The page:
From Alanis Morissette’s “Thank U” to Lady Gaga’s “Telephone,” artistes have been stripping down in their videos. In 1999, the American rock band, Blink 182 moved down the streets almost naked in their “What’s My Age” video. D’Angelo revealed his well chiselled abs and almost revealed his penis in his year 2000 “Untitled” (How Does It feel). Robbie Williams also stripped off his clothes and even his skin to impress girls in the “Rock DJ” video that same year. More artistes have gone nude or semi-nude in their music videos, like Britney Spears and Madonna, while Erykah Badu’s very popular“Window Seat” video shows her stripping off her clothes while walking through the famed Dealey plaza in her native Dallas.
Television in Nigeria is fast becoming a graveyard of dead and boring programmes due to the strict regulations of NBC. While videos like Maheeda’s and Timaya’s Ukwu are gaining more viewers for cable TV channels.

I recently stumbled on a TV interview with Maheeda angrily talking about the comments made by Charles Novia about her personality. It was an interview that revealed nothing we didn’t already know about Maheeda anyway. But how monotonous can an interview get, asking Maheeda how many minutes she takes to put on her panty hose? How she pictures her as someone who loves getting dressed beats me. Hello, your question should be how many minutes it takes her to get undressed. I guess Maheeda only got dressed that day because the TV station must have insisted on it. And the fact that they are not a cable TV channel. I am sure Maheeda would have loved having NBC choke to death watching her naked tattoo-riddled body on TV. Who wouldn’t! Not that the death of NBC would have bothered any entertainer anyway, least of all Maheeda. NBC’s funeral might even call for street carnivals all over the Nigerian entertainment-dom. 

Nobody requires NBC approval to take off their clothes. I remember seeing a video teaser of Maheeda for the first time on facebook and I thought it was indeed interesting. But I will quickly advise anyone who intends going on a naked pilgrimage like Maheeda’s, to first and foremost develop a thick skin as a buffer for public backlash. But some entertainment stakeholders will argue that the only true contingency in entertainment is get criticised and get popular with it. I won’t be wrong to assume that a lot of people actually await her next stunt. There’s definitely no wahala in nudity as far as the world of art is concerned. In entertainment over the years, we have seen crazier things done with the intent of getting the message across. Erykah Badu for instance got a fair dosage of criticism and respect for her “Window Seat” video.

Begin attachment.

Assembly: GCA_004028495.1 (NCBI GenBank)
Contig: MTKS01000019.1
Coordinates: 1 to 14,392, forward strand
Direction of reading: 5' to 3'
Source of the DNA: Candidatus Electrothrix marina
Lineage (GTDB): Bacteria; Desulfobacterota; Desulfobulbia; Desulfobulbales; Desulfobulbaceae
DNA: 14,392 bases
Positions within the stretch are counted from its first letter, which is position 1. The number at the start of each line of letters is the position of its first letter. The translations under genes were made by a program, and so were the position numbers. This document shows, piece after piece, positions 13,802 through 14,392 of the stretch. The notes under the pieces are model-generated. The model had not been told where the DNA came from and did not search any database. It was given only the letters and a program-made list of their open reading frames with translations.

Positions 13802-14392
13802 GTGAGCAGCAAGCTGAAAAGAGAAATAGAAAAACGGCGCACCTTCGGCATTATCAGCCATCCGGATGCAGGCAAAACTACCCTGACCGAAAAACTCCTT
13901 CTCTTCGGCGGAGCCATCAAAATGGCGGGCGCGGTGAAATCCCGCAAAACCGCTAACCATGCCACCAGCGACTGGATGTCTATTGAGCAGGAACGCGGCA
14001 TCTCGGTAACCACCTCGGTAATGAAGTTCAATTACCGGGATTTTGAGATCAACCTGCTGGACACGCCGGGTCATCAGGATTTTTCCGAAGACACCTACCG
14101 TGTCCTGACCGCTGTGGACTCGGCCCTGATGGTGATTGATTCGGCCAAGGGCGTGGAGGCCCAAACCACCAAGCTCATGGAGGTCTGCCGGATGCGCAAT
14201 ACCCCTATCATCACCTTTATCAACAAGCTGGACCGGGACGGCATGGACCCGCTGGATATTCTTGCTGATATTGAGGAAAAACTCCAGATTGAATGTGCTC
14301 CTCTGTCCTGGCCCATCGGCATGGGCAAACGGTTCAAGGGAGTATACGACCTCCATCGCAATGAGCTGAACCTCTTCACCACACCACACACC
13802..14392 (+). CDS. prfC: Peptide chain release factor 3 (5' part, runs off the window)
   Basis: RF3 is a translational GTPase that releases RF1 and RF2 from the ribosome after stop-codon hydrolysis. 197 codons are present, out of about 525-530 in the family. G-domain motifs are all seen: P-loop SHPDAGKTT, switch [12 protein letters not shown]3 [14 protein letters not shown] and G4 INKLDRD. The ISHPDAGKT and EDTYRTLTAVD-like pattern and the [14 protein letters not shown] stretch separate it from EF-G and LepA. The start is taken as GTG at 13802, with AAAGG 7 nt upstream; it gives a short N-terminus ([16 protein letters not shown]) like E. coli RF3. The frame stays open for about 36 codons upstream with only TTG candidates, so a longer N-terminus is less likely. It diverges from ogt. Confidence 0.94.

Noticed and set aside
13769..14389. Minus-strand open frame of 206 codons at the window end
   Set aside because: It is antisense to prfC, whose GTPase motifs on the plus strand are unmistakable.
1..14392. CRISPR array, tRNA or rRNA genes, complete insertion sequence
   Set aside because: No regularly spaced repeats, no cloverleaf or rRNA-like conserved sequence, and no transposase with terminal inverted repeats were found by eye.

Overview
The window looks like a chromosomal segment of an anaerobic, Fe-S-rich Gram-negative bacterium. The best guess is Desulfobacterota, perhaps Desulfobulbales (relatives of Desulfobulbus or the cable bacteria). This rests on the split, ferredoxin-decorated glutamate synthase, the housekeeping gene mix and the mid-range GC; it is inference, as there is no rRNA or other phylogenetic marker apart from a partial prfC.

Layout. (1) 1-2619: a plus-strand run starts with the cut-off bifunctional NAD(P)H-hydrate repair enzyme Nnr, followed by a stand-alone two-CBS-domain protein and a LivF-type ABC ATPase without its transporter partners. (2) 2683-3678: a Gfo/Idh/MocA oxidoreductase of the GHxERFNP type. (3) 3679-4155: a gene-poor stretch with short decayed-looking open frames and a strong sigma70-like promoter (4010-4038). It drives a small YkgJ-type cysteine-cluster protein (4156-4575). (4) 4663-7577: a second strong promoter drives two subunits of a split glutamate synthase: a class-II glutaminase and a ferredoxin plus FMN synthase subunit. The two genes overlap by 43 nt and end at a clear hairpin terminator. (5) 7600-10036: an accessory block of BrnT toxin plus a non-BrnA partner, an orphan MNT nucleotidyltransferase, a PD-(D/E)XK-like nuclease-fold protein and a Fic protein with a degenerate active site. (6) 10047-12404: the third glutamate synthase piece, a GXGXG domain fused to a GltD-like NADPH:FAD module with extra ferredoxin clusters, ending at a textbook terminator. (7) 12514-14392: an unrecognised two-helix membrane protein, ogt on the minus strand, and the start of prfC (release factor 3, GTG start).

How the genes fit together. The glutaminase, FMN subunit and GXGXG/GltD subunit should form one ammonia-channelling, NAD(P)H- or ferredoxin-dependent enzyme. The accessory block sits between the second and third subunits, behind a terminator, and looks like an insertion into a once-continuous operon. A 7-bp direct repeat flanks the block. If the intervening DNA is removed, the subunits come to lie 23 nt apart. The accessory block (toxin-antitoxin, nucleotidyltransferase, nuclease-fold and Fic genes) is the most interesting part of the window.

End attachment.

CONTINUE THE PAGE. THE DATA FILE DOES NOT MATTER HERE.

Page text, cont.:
Maheeda seems prepared to deal with the consequences, good or bad. She has already made it clear to all and sundry that she believes in what she does. And I think it is great. What is so offensive about the human body anyway? Not like she is doing what none of us have seen or heard of before. People should try and lighten up and give her a break. What better way for her to drum up publicity in this already saturated industry of ours. If we all must go only by NBC’s regulations and get all dressed up every time we stand before a camera, won’t it all be too normal and normal they say is boring. 

And while we sit awaiting the next stunt of the nudé high priestess, let me borrow a line from Russell Crow's the gladiator - 'are you not entertained'?

Written for Punch by Etcetera